Lifting State Up3:44 with Guil Hernandez
When two or more components need access to the same state, we move the state into their common parent. This is called "lifting state up".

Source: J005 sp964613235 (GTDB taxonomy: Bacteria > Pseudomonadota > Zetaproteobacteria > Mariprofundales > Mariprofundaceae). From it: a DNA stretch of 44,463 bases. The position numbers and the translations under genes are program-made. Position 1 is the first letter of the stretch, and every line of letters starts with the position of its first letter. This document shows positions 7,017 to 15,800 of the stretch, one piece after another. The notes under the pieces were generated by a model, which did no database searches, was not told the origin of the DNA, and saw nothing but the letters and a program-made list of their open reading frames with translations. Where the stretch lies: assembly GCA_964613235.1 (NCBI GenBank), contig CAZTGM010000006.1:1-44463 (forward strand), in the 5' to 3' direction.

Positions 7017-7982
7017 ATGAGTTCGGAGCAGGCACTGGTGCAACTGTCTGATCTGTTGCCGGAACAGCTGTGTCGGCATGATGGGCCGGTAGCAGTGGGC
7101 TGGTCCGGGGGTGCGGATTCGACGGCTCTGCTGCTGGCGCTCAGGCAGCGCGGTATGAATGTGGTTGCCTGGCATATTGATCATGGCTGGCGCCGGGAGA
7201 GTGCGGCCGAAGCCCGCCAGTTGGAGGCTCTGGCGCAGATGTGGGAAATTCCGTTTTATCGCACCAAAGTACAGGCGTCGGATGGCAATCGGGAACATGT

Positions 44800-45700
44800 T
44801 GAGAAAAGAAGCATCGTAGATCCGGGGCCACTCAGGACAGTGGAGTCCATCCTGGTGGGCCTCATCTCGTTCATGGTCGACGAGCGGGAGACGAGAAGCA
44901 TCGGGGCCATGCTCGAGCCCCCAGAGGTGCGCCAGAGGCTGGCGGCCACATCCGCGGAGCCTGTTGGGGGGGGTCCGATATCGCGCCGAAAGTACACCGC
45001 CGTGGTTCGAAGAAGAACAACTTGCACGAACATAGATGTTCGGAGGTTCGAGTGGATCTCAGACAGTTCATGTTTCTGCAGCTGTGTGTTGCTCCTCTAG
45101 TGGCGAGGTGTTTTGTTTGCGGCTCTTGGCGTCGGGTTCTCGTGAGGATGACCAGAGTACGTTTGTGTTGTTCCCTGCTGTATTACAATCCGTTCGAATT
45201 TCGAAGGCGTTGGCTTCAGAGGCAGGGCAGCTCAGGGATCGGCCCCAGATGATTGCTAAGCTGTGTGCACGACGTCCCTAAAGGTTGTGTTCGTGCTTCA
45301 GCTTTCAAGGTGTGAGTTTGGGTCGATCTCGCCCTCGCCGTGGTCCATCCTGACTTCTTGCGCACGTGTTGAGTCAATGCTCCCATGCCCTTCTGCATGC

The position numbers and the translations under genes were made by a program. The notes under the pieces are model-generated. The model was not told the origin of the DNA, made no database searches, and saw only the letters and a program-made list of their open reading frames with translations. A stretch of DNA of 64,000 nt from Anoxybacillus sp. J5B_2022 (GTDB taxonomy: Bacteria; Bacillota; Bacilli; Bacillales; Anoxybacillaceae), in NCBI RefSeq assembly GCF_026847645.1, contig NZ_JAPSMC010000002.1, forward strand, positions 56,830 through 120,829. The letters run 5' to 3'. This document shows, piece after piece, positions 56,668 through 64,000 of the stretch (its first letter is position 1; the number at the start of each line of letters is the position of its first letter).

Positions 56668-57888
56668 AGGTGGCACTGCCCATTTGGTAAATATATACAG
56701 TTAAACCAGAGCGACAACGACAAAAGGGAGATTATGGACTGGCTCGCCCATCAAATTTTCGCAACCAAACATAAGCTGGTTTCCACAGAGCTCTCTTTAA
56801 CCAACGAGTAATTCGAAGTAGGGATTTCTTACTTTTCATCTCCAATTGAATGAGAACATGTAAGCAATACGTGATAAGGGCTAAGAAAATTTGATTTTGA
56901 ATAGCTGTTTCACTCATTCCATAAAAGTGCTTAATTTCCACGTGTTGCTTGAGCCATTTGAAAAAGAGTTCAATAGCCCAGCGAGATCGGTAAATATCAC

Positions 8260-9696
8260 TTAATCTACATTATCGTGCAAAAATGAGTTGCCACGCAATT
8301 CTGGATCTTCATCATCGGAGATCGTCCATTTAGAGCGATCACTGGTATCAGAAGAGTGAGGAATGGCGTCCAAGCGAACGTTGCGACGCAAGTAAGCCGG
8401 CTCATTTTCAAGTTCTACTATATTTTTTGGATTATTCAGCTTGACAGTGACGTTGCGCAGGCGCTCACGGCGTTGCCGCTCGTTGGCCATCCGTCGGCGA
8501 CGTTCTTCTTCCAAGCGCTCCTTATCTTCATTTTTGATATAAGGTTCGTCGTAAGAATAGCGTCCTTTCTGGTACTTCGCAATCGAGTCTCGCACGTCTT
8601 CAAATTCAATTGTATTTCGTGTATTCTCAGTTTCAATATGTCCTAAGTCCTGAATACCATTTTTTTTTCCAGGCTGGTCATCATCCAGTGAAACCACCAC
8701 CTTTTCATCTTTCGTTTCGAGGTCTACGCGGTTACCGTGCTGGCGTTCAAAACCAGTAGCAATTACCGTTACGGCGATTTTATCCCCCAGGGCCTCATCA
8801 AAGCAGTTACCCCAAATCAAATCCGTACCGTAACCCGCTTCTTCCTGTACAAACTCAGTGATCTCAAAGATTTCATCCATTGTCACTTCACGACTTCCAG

In React, two or more components can share the same state. 0:00 For example, the app component passes the players state 0:04 down to the header and player components through props. 0:08 Our application currently has two stateful components, app and counter. 0:13 But this is not a great overall structure for our application. 0:19 In the React basics course, 0:23 I just wanted to teach you how to create a simple stateful component, a counter. 0:24 The state of the counter is the player's score, 0:29 which is currently local to the component. 0:32 This state isn't available to other components in the app, which makes it 0:35 difficult to access and use player scores from other parts of our application. 0:39 In time, we'll need to access this state to determine the highest score and 0:43 the total score count that will be displayed in the header for example. 0:47 So when two or more component need access to the same state, 0:51 we move the state into their common parent. 0:55 This is calles lifting state up. 0:58 The score state is gonna be managed as high up in the application as possible. 1:00 So we'll lift the state of the counter component up to where the player data 1:04 lives in the app component. 1:09 This time we'll start from the bottom up. 1:11 Instead of keeping the score as local state, 1:14 we'll go back to letting it be a prop passed to the counter. 1:16 So in the counter class, let's delete the state object. 1:20 Let's also remove the button on click events for now. 1:24 In this video we're just focusing on moving state to our app component and 1:28 communicating the data downwards through props. 1:32 We'll handle the changing of data in the next video. 1:35 Let's also replace this.state.score with this.props.score. 1:38 So we've essentially converted the counter back to a stateless component 1:45 that just takes in props. 1:49 Now in the player component, we'll pass the score to the counter, 1:51 with a prop name score and 1:56 we'll set the value to props.score. 1:59 Then in the app components render method, let's pass the score to a player, 2:04 also with the prop name score, to keep the prop names consistent, and 2:10 as the value, we'll write player.score. 2:14 Finally, let's initialize a score state here at the application level. 2:18 Add a score property to each player object and set it to zero by default. 2:23 If we run our code, we should see that it displays our initial player state, 2:34 much like it always has. 2:39 However, our dataflow is different. 2:40 Our only stateful component is now app. 2:43 Our counter component is now simpler and stateless. 2:46 Now you could leave it as a class, but 2:49 if you'd like you can convert the counter back to a functional component since 2:51 it's only going to receive input through props and render UI. 2:55 I'll show you how to quickly convert it. 2:58 First, I'll change the import statement to just import react, from react, then 3:00 replace the class definition with an error function that takes a props parameter. 3:06 I'll remove the render method and keep the return statement only. 3:16 And I'll comment out both event handlers for now. 3:23 We'll refactor these into one function in the next video. 3:26 Finally, I'll change this.props.score to just props.score. 3:30 Over in the scoreboard, pressing the counter buttons no longer modifies 3:36 the score, but this is to be expected right now, and we'll fix that next. 3:40
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